Multicultural Dorm Project Rewarded For Retention Results - Higher Education

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Multicultural Dorm Project Rewarded For Retention Results

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by Margaret Kamara

Five years ago, when Purdue University’s administrators  sat down to brainstorm ways to improve diversity and retain students, they came up a solution they never thought would become an  award-winning retention program.

In their program, “Multicultural Learning Communities,” a diverse selection of students studying the same discipline live in the same dorm as well as take the same classes. MCL project enforce the importance of living and learning from a multiple perspectives by requiring students in the courses to live and learn together.

Purdue, the University of Central Michigan and West Virginia UniversityOrlando. received the Lee Noel and Randi Levitz Retention Excellence Award earlier this month at the higher education consulting firm’s 2007 National Conference on Student Recruitment, Marketing and Retention, in

“The winning programs…went above and beyond in terms of generating identifiable and measurable institutional outcomes, demonstrating originality in program development and using resources in a creative manner,” said Tim Culver, vice president of the firm.

University of Central Michigan’s program, “Suspension Waiver Program,” gives students who had been suspended because of low grades a second chance. The students first have to agree to get academic assistance and sign a contract of commitment, that they must abide to.

West Virginia University’s program, “Adventure WV, is a wilderness outing that serves as an  alternative to the traditional orientation sessions. Prior to the start of the school year, first-year students spend a week at a designated camping ground and take part in outdoor activities such as hiking and rock climbing.

At night, sitting next to a campfire, the group of students, faculty members and professional staff, discuss the obstacles they face in completing the activities, which symbolizes the experiences they will face as first time students, peer pressure, etc.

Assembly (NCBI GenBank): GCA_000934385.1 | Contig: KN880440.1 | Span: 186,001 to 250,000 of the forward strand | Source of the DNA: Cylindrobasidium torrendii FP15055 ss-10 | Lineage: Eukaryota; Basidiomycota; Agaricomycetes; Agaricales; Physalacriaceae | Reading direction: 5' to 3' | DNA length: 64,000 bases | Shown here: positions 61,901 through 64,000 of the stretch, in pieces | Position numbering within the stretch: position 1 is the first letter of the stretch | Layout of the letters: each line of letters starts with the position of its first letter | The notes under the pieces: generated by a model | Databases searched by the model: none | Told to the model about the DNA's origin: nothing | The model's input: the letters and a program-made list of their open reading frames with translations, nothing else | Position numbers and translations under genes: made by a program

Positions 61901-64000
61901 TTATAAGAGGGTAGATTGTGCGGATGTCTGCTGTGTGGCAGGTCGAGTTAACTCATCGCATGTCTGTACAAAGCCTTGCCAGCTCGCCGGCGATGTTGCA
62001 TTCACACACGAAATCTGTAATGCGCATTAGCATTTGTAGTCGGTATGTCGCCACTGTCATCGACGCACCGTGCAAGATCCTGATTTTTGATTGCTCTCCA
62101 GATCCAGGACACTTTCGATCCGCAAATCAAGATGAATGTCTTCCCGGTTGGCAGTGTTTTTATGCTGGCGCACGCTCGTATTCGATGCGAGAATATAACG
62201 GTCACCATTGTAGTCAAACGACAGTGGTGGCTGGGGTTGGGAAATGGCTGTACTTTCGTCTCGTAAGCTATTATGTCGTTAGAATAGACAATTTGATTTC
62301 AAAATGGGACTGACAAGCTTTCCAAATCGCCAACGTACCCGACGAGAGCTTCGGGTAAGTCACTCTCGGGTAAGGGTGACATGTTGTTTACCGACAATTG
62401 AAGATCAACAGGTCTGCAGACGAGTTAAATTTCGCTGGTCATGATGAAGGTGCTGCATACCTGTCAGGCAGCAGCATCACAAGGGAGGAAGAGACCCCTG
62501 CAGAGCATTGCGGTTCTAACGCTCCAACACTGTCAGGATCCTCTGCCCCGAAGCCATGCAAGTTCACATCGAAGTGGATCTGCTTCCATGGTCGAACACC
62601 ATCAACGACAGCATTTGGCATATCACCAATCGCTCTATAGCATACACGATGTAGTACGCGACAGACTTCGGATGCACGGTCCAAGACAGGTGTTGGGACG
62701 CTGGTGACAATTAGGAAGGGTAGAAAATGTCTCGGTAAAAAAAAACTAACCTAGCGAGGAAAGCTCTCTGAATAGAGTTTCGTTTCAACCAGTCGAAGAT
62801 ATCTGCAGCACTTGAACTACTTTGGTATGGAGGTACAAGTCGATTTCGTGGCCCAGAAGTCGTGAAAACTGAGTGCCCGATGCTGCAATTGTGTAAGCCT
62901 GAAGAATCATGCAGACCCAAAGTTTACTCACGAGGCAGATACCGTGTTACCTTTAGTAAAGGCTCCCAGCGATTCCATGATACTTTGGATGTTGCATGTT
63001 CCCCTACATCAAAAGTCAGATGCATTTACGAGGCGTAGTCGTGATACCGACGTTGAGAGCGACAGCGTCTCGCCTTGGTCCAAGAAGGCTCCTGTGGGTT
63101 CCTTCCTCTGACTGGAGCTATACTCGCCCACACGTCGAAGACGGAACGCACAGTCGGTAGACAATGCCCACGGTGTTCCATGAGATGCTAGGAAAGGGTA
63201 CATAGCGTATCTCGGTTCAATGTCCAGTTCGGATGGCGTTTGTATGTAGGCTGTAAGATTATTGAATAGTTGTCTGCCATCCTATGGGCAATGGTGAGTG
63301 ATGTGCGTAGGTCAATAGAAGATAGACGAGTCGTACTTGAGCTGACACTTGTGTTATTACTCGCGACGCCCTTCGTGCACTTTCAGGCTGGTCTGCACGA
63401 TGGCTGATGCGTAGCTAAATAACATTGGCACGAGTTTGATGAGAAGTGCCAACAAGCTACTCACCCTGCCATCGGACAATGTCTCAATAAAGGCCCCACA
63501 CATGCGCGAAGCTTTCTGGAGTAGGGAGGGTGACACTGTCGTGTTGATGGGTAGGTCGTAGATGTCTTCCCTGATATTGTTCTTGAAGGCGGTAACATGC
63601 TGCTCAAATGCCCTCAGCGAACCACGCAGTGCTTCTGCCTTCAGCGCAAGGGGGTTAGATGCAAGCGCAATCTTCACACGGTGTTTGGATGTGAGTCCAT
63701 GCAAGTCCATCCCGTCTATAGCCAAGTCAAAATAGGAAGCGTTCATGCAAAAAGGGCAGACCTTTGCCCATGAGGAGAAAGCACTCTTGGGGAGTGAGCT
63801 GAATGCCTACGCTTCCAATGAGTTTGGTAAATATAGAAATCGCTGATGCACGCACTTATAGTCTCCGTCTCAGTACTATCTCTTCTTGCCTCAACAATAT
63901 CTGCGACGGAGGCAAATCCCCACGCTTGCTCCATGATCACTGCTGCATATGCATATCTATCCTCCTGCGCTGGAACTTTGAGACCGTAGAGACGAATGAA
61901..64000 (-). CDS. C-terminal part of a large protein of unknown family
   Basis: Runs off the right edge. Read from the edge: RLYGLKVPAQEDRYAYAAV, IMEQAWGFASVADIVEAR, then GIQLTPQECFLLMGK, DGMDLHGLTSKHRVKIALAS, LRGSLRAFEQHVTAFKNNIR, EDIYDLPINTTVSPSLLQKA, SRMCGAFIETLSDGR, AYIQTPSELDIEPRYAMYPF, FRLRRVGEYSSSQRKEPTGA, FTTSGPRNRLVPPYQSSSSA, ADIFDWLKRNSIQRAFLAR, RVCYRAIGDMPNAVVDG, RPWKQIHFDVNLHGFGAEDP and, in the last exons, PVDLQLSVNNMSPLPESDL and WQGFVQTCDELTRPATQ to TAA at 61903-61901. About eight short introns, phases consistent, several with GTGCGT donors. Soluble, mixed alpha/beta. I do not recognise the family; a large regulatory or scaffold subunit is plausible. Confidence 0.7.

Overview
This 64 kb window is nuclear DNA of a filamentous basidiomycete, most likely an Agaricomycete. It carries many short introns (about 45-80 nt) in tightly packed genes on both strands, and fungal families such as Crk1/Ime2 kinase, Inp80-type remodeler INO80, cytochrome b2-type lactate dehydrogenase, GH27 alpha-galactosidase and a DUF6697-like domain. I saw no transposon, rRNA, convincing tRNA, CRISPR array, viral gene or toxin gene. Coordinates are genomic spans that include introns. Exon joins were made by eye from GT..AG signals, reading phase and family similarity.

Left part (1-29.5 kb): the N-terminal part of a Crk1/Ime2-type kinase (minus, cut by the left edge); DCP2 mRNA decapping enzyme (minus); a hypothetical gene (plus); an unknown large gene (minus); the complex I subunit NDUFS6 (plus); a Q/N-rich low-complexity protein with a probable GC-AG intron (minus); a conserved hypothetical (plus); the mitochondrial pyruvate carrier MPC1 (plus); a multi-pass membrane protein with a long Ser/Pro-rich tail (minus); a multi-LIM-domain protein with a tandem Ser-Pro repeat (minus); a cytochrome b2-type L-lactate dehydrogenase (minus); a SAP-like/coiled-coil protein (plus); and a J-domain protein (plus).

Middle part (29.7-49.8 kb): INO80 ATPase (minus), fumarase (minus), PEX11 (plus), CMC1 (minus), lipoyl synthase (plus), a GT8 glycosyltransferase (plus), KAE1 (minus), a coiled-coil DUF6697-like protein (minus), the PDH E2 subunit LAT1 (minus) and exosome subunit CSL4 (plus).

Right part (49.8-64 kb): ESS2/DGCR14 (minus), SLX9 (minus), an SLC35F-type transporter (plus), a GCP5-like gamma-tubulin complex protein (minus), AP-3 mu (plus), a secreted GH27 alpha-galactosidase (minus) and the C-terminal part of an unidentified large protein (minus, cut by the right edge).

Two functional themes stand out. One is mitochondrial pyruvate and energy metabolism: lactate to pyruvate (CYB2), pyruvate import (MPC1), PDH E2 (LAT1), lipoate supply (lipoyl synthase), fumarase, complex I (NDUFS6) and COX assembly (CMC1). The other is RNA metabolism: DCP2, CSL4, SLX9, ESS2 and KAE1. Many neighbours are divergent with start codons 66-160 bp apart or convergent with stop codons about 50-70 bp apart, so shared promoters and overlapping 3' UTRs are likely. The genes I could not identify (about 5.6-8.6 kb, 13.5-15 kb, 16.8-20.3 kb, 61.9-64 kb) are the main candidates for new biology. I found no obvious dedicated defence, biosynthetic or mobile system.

The learning community for students majoring in the sciences is named “Bonding,” after the chemical bondings that the students learn about in the classroom and the personal ones they create outside of the classroom. There are four multicultural learning communities in all and include the colleges of engineering, liberal arts and consumer and family sciences.

In an environment in which minority students feel welcome and a part of, they’re more likely to stay enrolled and go on to graduate because they feel at home, said Andrew Koch, director of student access, transition and success programs.

The program, which Koch says is a “catalyst” of what the university aims to become, is the most racially diverse program at the university, with minority students accounting for 45 percent of participants. The university’s overall minority population is 13.1 percent.

The secret to the program’s high minority participation: targeted  recruitment. Though the university encourages all first-year students to participate in the learning communities, specific recruitment efforts are made to target minority students for the multicultural program.

The outreach has been successful, Kock says, because “minority students are looking for an environment that feels good and feels right, with a strong minority representation and these communities provide that.” 

At the conclusion of the program an annual assessment is done and students are encouraged to give feedback to improve the program and share their overall thoughts on whether the program was effective.

“I think I’m more understanding of the different types of people and have more personal social skills after being here,” said a student named Jasmine in one analysis. “Meeting so many different people and the friendships I’ve made has really broadened my horizons…[in] just one semester.”

The students were identified by pseudonyms to protect their identity.

The first-to-second year retention rate for program participants is 90.57 percent compared to 84.17 percent for non-participants. Slightly more than 87 percent of minority participants returned, compared to 78.9 percent for minorities who did not participate in the program.

The program was funded by a grant from the Lumina Foundation for Education, a private organization that seeks to address the issues of access and education through grants, research and other programs.

The Retention Excellence Awards Program was established in 1989 by Noel Levitz to honor achievement in student retention by colleges and universities in the Unites States and Canada.

An application for the 2008 Retention Excellence Award is now available at: 

- Margaret Kamara

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